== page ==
guided discovery, Stan learns to evaluate the validity and functionality of his beliefs and conclusions. Stan can also profit from cognitive restructuring, which would entail observing his own behavior in various situations. For example, during the week he can take a particular situation that is problematic for him and pay attention to his automatic thoughts and internal dialogue: What is he telling himself as he approaches a difficult situation? As he learns to attend to his thoughts and behaviors, he may begin to see that what he tells himself has as much impact as others’ statements about him. He also sees the connections between his thinking and his behavioral problems. With this awareness he is in an ideal place to begin to learn a new, more functional internal dialogue.
Fourth, I work collaboratively with him in creating specific homework assignments to help him deal with his fears. It is expected that Stan will learn new coping skills, which he can practice first in session and then in daily life situations. It is not enough for him to merely say new things to himself; Stan needs to apply his new cognitive and behavioral coping skills in various daily situations. At one point, for instance, I ask Stan to explore his fears of powerful women and his reasons for continuing to tell himself: “They expect me to be strong and perfect. If I’m not careful, they’ll dominate me.” His homework includes approaching a woman for a date. If he succeeds in getting the date, he can think about his catastrophic expectations of what might happen. What would be so terrible if she did not like him or if she refused the date? Stan tells himself over and over that he must be approved of and that if any woman rebuffs him the consequences are more than he can bear. With practice, he learns to label distortions and is able to automatically identify his negative thoughts and monitor his cognitive patterns. Through a variety of cognitive and behavioral strategies, he is able to acquire new information, change his basic beliefs, and implement new and more effective behavior.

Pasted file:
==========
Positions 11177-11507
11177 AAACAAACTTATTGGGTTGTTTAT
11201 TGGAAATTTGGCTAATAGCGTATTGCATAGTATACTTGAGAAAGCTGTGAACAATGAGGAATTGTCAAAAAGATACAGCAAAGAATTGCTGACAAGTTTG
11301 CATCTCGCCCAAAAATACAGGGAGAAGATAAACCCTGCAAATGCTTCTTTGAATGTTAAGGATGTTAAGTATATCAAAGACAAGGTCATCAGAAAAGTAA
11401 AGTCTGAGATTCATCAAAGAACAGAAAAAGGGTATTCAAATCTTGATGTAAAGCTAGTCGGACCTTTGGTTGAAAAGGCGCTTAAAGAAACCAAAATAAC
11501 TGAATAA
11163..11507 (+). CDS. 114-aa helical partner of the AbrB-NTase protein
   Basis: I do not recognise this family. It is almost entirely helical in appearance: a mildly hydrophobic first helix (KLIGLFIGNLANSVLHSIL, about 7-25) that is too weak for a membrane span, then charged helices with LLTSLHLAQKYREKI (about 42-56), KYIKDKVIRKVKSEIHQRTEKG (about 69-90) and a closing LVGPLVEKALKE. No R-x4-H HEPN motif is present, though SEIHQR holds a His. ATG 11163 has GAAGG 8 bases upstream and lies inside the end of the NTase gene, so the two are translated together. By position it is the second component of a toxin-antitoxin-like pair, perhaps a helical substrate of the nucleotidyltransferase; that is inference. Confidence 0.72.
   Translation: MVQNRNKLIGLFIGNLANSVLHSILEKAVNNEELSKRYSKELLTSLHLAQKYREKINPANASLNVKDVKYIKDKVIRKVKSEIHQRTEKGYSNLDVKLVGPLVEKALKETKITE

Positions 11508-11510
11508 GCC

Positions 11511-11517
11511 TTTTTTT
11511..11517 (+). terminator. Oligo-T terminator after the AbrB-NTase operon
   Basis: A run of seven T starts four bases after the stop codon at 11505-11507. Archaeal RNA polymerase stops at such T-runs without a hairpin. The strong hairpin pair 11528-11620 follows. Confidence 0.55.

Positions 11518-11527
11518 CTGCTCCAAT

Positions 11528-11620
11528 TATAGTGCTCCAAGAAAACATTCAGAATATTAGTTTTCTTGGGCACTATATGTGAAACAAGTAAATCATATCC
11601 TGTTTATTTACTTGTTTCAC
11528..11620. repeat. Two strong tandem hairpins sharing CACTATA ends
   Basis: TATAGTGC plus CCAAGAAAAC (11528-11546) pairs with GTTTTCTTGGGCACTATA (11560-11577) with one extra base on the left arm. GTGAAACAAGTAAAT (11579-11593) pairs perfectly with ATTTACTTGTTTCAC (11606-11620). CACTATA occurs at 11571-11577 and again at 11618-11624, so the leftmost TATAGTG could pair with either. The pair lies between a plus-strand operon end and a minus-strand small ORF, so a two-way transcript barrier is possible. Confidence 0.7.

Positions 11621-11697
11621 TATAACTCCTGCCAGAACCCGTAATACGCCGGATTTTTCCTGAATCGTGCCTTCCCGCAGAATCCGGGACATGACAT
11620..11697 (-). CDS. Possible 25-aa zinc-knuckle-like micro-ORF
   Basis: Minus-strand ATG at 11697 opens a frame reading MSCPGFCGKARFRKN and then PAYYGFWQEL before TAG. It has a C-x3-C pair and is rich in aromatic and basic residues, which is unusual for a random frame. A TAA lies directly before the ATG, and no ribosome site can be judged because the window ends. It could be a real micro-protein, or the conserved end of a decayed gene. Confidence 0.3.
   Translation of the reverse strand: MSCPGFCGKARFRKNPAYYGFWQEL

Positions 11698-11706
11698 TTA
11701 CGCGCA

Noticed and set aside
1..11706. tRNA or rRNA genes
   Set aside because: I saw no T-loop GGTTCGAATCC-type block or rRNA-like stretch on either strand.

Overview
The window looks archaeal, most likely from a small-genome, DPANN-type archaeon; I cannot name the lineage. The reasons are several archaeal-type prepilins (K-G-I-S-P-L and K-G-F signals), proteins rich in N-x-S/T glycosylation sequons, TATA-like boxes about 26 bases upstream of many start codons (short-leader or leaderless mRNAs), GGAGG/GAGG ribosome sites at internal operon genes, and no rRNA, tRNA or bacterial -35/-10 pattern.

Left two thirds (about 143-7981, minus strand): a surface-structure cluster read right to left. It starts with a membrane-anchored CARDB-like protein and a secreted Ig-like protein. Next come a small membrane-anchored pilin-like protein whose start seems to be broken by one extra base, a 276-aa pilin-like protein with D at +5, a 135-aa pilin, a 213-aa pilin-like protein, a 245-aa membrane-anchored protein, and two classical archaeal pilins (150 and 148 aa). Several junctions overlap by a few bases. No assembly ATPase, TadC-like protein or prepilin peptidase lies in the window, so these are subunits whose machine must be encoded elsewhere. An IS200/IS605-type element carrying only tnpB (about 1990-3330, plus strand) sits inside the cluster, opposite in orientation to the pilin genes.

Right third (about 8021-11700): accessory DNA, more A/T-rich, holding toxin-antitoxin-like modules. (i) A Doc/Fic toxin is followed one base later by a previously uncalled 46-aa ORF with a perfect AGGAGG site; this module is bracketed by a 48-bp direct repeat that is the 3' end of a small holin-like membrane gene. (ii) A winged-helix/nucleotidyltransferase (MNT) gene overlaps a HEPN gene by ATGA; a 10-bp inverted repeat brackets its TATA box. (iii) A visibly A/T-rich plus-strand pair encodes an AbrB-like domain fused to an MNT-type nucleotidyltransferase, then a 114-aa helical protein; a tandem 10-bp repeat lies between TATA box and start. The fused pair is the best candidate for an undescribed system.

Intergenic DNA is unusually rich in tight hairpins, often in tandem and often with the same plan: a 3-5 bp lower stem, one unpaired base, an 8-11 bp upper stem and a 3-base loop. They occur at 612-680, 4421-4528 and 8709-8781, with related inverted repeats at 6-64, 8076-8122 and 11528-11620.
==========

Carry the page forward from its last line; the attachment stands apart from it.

Stan lives by many “shoulds” and “oughts.” His automatic thoughts seem to impede him from getting what he wants. What techniques would you use to encourage guided discovery on his part?